Newtown’s Own Gun-Control Law Couldn’t Pass

Eric Mueller places twenty seven wooden angles he made in his yard down the street from the Sandy Hook School December 16, 2012 in Newtown, Connecticut. Twenty-six people were shot dead, including twenty children, after a gunman identified as Adam Lanza opened fire at Sandy Hook Elementary School.
Photo: Spencer Platt/Getty Images

As lawmakers call for bans on assault weapons and President Barack Obama considers introducing a ban on high-capacity magazines in the wake of the Newtown shootings, it turns out the town of Newtown had argued amongst itself over controlling guns locally. Those urging more restrictions lost. The New York Times reports that as Newtown’s gun enthusiasts took to unlicensed gun ranges to shoot at explosive targets, and as gunfire complaints doubled over the last year, some in the town had tried to introduce some pretty benign-sounding regulations to curb the dangerous behavior.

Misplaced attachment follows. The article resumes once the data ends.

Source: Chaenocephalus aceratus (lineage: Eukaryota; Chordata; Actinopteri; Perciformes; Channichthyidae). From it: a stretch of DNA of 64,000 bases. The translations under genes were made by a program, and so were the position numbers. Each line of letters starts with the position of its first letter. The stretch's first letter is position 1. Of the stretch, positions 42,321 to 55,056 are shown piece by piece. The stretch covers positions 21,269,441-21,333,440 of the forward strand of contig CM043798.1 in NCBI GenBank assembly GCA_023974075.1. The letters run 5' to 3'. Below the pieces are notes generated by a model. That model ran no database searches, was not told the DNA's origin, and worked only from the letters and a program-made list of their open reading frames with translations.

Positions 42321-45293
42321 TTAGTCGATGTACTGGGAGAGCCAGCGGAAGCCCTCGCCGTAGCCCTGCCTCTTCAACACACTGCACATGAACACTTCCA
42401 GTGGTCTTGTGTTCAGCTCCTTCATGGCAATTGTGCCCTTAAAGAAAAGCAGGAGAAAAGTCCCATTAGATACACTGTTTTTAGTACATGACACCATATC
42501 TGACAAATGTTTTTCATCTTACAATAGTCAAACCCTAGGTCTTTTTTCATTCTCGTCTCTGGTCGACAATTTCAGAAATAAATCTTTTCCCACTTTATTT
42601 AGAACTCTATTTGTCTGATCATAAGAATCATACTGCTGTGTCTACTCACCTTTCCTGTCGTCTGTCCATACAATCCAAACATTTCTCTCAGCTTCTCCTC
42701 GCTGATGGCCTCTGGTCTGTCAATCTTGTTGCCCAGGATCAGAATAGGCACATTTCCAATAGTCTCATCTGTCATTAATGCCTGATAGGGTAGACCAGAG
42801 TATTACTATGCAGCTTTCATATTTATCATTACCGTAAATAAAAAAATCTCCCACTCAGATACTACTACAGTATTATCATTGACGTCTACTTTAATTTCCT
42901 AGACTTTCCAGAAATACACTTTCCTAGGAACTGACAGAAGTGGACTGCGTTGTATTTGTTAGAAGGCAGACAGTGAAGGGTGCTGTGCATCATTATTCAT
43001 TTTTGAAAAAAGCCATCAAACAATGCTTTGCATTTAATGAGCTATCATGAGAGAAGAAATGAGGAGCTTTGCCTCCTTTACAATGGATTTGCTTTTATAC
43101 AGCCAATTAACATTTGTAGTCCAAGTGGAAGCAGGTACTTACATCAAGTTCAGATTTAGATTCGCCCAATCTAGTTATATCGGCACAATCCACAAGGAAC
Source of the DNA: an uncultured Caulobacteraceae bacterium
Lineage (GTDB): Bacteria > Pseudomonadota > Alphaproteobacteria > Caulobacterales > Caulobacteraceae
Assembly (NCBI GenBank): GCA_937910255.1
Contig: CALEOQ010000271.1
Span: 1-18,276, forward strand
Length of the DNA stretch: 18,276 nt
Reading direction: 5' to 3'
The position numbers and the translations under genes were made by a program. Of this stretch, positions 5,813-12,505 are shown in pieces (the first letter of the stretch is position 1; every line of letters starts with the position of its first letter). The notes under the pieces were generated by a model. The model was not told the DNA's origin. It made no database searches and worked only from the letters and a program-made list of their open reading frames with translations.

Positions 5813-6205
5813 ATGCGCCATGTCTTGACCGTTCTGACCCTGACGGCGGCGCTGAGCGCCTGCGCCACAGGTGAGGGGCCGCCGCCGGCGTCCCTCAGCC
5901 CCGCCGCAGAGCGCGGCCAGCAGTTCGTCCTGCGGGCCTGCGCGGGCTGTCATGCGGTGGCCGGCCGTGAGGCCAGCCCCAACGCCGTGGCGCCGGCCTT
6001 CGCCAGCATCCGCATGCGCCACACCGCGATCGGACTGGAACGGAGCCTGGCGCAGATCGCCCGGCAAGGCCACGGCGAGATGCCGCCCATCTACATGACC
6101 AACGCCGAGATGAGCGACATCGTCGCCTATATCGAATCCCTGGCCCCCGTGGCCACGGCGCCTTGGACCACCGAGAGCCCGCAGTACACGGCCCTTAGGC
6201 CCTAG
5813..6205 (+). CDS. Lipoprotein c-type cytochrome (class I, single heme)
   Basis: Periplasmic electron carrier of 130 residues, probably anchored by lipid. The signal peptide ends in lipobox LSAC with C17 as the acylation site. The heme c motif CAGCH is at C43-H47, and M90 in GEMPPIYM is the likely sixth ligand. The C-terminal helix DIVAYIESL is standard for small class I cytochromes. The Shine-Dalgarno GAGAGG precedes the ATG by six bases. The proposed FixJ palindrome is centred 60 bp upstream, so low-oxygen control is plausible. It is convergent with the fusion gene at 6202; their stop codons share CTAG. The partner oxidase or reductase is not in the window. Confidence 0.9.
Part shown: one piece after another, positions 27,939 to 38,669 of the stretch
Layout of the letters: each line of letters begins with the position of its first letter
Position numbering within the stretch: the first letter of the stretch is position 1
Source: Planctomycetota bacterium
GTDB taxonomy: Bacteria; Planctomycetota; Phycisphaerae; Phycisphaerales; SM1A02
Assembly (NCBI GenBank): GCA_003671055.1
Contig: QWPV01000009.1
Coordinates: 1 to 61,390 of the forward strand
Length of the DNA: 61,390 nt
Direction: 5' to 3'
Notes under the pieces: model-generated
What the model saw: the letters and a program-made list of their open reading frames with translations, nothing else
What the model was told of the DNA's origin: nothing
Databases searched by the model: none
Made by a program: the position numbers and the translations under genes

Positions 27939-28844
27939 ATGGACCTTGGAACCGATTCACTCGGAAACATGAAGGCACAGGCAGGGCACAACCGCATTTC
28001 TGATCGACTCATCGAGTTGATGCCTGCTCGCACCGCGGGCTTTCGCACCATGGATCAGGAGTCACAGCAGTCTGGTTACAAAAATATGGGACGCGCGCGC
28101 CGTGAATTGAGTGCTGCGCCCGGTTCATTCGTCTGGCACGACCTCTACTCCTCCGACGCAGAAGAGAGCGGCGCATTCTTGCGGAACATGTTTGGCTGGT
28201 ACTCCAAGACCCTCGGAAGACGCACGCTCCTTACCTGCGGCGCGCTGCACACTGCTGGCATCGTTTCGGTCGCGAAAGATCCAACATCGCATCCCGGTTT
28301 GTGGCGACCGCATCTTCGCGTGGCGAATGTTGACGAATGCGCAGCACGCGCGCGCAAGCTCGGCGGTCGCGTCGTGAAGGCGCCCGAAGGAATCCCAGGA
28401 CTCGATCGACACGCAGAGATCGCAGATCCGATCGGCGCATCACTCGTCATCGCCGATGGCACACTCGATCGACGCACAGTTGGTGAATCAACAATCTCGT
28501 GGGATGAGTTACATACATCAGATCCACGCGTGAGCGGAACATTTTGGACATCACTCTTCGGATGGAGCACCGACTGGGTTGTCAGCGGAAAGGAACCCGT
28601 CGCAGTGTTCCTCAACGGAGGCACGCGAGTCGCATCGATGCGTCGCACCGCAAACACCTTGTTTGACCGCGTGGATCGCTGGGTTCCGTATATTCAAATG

One defeated effort “would have imposed additional constraints on shooting, including limited hours, and a requirement that any target shooting range, and the firearms that would be used there, be approved by the chief of police to make sure they were safe.” The popular opposition was overwhelming, with pro-gun residents crowding a city council committee meeting where a spokesman from the Newt0wn-based National Shooting Sports Foundation reportedly said, “no safety concerns exists.” It’s not like the law could have stopped Friday’s shooting, but in so vehemently defeating it, Newtown worked as a microcosm for the national conversation about gun control, at least as it had been happening before Friday.